And I think I knew what that difference was at dinner later. I said few words, stopping to try to defend myself, tears carving rivers down my cheeks. He made fun of me for my ability to cry so easily.

"Who's the one that's upset? My daughter's not crying. My kids won't be wimps like that," He said, although they already were wimpy and scared from the constant yelling. They were frightened and they didn't know how to respond to gentle, kind words. I told him as much, I told him that he was psychologically damaging those poor children. He responded by telling me that I shouldn't bring his policies for raising children from over there into his house. He repeatedly told me that my opinions don't matter and that nobody gives a damn what I think.

It's just my humble opinion,

But it's one that I believe in,

Oh. Oh my. He's afraid of my father. I gave a secret, silent smirk to myself, but kept this new information to myself as he continued screaming at me.

My mom did try to interject, don't be too harsh on her. She said that she agreed that he yelled too much, and Jordan defended me too. He began to act like a cornered bull. He attacked everybody.

"Why am I not allowed to have my own opinion? Every time I disagree with you, you reject my ideas. Why?" There it was, the big question. I'd always wondered. And then he told me that nobody cares about what I think, again. But still, no words can describe how scared I was to have a six foot, red-faced, monster looming over me and no way to choke out words behind the fear that he'll hurt me again. This was only the second incident in two days.

The day before, he had been driving Jackie, the youngest at only three, to the edge of tears by holding her build-a-bear over her head. She's just made it that day, and I could tell that it was going too far. So I interfered. I tried to grab the bear from his hands, and he snickered and said something sinister.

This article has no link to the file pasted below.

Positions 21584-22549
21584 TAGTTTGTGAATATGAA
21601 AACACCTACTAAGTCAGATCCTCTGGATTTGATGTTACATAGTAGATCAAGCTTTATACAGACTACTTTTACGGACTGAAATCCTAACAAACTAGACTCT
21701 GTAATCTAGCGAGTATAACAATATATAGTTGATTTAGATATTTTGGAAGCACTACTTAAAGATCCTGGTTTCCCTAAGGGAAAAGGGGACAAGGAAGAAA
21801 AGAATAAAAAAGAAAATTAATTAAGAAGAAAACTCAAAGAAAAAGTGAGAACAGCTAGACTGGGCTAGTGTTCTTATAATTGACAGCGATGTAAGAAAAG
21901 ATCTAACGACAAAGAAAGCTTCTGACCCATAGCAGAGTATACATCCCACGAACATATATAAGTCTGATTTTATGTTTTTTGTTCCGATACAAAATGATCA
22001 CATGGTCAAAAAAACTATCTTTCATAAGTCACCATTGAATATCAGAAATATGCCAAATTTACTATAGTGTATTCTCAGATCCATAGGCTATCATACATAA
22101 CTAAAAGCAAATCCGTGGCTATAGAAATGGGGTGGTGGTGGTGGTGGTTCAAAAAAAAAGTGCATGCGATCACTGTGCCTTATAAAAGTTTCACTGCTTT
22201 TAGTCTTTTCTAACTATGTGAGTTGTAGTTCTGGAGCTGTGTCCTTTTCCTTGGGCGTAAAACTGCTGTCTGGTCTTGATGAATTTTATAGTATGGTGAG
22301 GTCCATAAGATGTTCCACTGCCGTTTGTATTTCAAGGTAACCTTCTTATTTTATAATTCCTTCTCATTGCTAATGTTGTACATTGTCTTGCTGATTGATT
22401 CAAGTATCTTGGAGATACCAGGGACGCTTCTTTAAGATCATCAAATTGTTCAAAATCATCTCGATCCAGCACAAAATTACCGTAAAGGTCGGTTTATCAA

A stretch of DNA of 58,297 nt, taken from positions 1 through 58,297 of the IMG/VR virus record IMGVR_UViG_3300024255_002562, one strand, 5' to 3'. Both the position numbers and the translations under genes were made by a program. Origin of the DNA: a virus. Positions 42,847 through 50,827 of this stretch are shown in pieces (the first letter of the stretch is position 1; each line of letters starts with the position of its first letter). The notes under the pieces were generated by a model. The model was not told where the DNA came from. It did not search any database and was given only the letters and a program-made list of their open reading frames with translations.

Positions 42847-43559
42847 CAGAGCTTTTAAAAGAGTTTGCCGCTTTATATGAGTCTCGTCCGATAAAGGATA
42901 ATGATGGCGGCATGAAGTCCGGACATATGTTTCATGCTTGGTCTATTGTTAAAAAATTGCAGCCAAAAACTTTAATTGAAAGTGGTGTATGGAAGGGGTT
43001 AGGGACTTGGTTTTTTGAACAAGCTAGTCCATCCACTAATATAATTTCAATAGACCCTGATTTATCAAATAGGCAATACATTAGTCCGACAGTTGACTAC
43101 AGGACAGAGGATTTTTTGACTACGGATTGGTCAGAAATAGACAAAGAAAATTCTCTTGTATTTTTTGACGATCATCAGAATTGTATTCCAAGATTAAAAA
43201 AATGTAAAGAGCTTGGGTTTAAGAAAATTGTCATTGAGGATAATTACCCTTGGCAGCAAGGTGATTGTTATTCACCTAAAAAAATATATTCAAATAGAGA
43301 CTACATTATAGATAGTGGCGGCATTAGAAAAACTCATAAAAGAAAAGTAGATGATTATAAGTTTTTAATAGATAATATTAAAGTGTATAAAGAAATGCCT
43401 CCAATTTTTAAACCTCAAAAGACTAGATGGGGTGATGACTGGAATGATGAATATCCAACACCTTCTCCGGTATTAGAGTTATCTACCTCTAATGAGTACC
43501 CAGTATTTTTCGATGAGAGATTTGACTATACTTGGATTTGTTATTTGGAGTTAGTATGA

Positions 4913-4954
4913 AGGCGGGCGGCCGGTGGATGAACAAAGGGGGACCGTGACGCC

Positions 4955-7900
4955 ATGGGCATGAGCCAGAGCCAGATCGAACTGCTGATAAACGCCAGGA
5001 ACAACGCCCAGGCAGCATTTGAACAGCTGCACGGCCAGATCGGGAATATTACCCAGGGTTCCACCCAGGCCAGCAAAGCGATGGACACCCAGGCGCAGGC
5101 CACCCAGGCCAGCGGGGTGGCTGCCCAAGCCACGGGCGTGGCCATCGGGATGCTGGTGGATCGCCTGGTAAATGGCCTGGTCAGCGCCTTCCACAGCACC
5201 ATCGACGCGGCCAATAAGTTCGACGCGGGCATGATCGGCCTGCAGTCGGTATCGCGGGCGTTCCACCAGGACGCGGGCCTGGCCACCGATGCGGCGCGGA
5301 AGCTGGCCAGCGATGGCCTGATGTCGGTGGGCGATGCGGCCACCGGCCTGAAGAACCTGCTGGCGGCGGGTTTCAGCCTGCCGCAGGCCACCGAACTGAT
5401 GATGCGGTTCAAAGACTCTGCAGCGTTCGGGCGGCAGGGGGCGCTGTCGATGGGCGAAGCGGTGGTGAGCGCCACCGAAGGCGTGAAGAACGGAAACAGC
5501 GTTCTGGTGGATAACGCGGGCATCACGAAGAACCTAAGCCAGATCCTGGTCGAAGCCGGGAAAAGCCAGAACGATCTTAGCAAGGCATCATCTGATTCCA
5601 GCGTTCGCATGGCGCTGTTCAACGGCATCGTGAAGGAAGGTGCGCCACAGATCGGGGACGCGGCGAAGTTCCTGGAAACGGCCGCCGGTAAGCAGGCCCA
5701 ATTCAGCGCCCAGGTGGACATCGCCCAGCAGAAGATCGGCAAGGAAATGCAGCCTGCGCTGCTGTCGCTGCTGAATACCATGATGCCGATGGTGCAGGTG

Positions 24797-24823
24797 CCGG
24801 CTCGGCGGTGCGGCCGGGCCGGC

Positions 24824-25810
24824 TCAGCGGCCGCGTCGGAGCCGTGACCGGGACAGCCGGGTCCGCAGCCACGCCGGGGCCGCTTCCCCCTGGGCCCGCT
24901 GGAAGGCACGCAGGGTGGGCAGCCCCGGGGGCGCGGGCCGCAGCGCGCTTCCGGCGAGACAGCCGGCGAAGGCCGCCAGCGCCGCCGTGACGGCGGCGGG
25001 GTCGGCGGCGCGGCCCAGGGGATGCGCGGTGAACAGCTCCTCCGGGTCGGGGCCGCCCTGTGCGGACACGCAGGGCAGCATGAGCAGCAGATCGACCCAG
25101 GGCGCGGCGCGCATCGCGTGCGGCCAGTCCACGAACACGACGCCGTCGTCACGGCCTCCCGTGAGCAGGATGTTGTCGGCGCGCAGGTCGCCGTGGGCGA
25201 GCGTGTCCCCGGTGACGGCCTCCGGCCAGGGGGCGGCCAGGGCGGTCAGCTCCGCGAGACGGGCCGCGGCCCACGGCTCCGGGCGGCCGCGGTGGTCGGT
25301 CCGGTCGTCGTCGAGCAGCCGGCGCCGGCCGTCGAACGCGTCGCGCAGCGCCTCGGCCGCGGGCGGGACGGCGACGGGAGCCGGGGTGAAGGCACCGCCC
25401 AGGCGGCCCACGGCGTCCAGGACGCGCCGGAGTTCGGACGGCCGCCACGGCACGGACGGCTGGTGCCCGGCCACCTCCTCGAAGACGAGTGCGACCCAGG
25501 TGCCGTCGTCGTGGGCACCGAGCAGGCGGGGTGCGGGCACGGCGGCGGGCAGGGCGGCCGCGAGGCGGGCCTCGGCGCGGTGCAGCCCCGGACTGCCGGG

I can't remember exactly what he said, but after he did, he pulled my arm back behind my back, causing me to release the stuffed animal. He pulled it back behind his back, and twisted it. I cried out, and he twisted harder. I bit his upper arm in a desperate attempt to get him to release me, but he only twisted more.

"Keep biting me and I'll break your damn wrist," He sneered, twisting more and more. I kept biting, but let go after he tightened it once more.

I started to cry, rubbing my red, sore wrist. I walked into the kitchen, and ran some cold water over the burning skin, rubbing the inflamed skin, trying to rid my skin of his grime. Behind me, he lied to my mother, telling me that he only did it because I bit him first. He pulled up his sleeve and showed her some bite marks on his wrist, from a mouth too big to be mine.

"Oh, there are bite marks," My mom said.

"No. I only bit him," I said, "because he twisted my arm behind my back first. I was trying to get him to let go. I bit him on the upper arm, anyways. And I was just trying to help Jackie."

"Hah," He snickers, and rage boils in my chest. I hate that snicker. I hate him. I hate him. I HATE HIM. "Whatever. If you can't play rough, don't play with us at all. "

My own mother agreed.

I was all alone, I thought. And sometimes, I still feel that way. Although, I know I have people who care about me. And I know that I have only a year and a half before I'm out, and I know I have a lot to be thankful. I know I shouldn't dwell on the negative. I know that when I'm in the shower I scrub that wrist twice as hard as anywhere else, and the tune Playing God by Paramore floats through my skull. And I'm not alone. I don't know the future, and that's okay.

You don't deserve a point of view

If the only thing you see is you.

A/N: This is another piece for my new creative writing class. This time it's creative nonfiction. I hope you like it! Tell me your thoughts please, so that I can edit it fully before I turn it in!